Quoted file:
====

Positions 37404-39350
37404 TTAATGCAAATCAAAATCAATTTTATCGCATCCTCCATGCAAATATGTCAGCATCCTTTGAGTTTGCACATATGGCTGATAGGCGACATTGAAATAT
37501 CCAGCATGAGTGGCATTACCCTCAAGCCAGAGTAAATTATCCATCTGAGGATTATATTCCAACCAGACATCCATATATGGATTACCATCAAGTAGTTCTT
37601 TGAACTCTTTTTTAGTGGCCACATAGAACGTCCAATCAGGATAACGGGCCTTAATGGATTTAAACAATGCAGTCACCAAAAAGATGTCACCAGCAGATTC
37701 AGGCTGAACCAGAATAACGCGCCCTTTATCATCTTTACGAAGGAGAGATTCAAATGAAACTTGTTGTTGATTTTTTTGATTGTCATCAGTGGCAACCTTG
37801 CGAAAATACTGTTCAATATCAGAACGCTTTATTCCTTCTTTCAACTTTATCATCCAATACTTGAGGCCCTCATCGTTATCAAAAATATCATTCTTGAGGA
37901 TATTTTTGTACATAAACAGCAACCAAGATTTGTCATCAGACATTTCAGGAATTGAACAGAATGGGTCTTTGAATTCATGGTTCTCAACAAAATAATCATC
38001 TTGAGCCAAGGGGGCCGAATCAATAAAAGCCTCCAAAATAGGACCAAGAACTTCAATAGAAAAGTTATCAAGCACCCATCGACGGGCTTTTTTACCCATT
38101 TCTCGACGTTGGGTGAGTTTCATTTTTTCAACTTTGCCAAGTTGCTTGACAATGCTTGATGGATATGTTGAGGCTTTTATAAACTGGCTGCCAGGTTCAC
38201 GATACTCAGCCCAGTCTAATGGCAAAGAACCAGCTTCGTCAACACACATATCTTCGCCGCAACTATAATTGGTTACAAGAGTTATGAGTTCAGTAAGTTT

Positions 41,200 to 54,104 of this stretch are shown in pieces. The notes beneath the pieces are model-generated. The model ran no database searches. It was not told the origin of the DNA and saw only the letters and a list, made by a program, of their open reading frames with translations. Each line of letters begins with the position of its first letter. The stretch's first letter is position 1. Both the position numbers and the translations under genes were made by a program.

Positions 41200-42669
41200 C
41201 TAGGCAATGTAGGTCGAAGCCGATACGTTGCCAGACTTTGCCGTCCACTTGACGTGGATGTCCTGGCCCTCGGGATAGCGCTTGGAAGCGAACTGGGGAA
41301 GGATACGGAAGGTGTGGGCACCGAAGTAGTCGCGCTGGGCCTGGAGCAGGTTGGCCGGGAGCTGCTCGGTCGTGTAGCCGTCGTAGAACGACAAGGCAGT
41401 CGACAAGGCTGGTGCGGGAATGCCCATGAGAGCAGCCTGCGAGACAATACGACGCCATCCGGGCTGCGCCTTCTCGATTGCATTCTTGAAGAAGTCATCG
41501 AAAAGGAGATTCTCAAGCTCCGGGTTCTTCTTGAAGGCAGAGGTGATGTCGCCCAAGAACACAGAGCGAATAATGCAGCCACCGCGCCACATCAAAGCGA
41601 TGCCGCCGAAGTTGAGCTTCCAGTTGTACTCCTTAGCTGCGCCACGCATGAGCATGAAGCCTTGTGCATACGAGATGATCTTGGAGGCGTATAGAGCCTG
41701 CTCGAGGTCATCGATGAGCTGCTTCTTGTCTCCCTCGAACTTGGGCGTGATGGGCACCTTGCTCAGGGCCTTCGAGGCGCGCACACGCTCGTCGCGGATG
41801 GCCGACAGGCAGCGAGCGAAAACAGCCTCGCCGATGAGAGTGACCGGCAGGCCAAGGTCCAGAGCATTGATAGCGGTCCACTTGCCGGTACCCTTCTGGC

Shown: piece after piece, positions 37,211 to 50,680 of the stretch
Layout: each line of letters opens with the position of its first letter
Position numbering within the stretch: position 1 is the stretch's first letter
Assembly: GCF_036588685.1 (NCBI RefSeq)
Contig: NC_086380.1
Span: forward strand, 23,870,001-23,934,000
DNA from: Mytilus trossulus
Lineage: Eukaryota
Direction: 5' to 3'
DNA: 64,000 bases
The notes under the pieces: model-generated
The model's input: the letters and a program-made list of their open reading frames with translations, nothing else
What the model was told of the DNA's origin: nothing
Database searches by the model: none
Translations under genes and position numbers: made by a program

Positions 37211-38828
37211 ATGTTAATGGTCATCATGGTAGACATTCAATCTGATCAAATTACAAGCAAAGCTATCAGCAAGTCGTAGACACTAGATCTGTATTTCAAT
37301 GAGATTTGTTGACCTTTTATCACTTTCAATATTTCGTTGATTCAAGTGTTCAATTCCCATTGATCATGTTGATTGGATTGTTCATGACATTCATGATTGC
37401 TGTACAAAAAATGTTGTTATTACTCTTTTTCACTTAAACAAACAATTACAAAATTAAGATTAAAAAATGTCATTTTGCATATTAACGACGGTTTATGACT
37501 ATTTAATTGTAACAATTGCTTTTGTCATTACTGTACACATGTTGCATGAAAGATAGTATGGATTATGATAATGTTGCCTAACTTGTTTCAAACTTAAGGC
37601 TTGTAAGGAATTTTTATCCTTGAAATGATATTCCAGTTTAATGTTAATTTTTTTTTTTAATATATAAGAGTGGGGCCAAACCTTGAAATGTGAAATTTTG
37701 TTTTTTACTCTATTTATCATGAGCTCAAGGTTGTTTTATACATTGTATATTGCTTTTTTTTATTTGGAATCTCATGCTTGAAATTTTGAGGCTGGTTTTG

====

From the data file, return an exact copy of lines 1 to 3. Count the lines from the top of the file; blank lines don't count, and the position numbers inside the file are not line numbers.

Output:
Positions 37404-39350
37404 TTAATGCAAATCAAAATCAATTTTATCGCATCCTCCATGCAAATATGTCAGCATCCTTTGAGTTTGCACATATGGCTGATAGGCGACATTGAAATAT
37501 CCAGCATGAGTGGCATTACCCTCAAGCCAGAGTAAATTATCCATCTGAGGATTATATTCCAACCAGACATCCATATATGGATTACCATCAAGTAGTTCTT